District Municipality: Karoo District Municipality

Info Hanover Tourism Bureau

Queen Str

Phone number: 053-643-0053
Fax number: 053-643-0236

Hanover is named after a town in Germany


Also see the neighbouring towns

Hanover is the most "central" town in South Africa with respect to cities, about the same distance from Cape Town, Johannesburg, Durban, Port Elizabeth and Upington - obviously not in the middle of the country.

Photo: courtesy of Wynand Theron

Photos: courtesy of Babs Wienand

Hanover is in the Great Karoo on the N1 between Colesberg and Richmond , and on the N10 between De Aar and Middelburg . Noupoort is east on the R389 , and Hanover Road (which is the railway station of Hanover) is about 20Km north on the R389 toward Philipstown .

The Seekoei River lies to the east of town, and flows northward into the Gariep (Orange) River near Philippolis. The Kilowen Dam is just north of Hanover Road, and the Kriegerspoort Dam southeast.

There is a powerful spring in town, releasing about 200'000l of water per day, which was used for irrigation. The furrows (leivore) used for irrigation in the 1800s are still in use today.

A furrow
Photo: courtesy of Babs Wienand


Many buildings in Hanover date from the late 1800s, when Hanover was a bustling town.

The library
Photo: courtesy of Babs Wienand

Photo: courtesy of Babs Wienand

The first Dutch Reformed Church was built in 1859, but replaced by a larger building in 1907.

The Dutch Reformed Church
Photo: courtesy of Babs Wienand

Photo: courtesy of Babs Wienand

Photo courtesy Ben de Klerk.

An Anglican Church was built in 1895.

The mission church
Photo: courtesy of Babs Wienand

San rock art

San rock art can be seen in the area.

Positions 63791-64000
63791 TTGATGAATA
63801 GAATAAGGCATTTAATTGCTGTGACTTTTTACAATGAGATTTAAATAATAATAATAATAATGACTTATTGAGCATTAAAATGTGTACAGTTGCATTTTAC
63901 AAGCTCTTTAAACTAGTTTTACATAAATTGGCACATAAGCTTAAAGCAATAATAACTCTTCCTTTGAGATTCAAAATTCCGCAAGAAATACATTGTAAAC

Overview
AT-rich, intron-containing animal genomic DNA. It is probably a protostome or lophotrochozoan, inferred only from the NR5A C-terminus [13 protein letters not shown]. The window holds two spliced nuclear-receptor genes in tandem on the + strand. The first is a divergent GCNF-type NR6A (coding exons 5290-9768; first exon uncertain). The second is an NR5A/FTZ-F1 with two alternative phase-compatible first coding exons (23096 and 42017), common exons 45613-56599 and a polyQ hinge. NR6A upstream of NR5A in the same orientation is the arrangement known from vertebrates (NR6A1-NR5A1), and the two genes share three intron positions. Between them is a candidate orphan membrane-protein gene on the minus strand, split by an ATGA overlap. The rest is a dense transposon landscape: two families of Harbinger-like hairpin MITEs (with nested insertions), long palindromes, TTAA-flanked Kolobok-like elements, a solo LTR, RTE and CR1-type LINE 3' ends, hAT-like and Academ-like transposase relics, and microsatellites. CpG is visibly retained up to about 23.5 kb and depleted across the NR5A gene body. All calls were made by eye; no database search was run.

Hanover museum

The Hanover museum exhibits the cultural history of the town. It is housed in the original farmstead. The museum is run on a volunteer basis by the community, and most artefacts donated by the people of Hanover.

The museum
Photo: courtesy of Babs Wienand


A footpath leads up to Trappieskop which offers panoramic views of the area.

Photo: courtesy of Babs Wienand

In the 1800s there was an observatory on Trappieskop, which was later moved to Sutherland.


Bird watching can be done at the Stuurmanskuil dam, which is off the N10 to De Aar.

Hippo's have been reintroduced into the area in the Seekoei River (Hippo River) at New Holme.

People of Hanover

TF Burgers

TF Burgers (1834 - 1881) was the first Dutch Reformed minister of Hanover. Burgers was liberal for his time, disbelieving the literal truth of the Christian Bible, which did not go well in a conservative farming community. In 1862 he was accused of heresy, found guilty and suspended in 1864. He appealed to the Supreme Court, and the judgement was overturned. In 1865 he was reinstated as minister.

He wrote short stories on life in Hanover, which were published after his death to provide an income for his family.

Burgers was president of the Transvaal Republiek (1871-1877). When the Birtish annexed the Transvaal in 1877, he retired to Hanover, farming with ostriches first on the farm De Dammen and later on Schanskraal.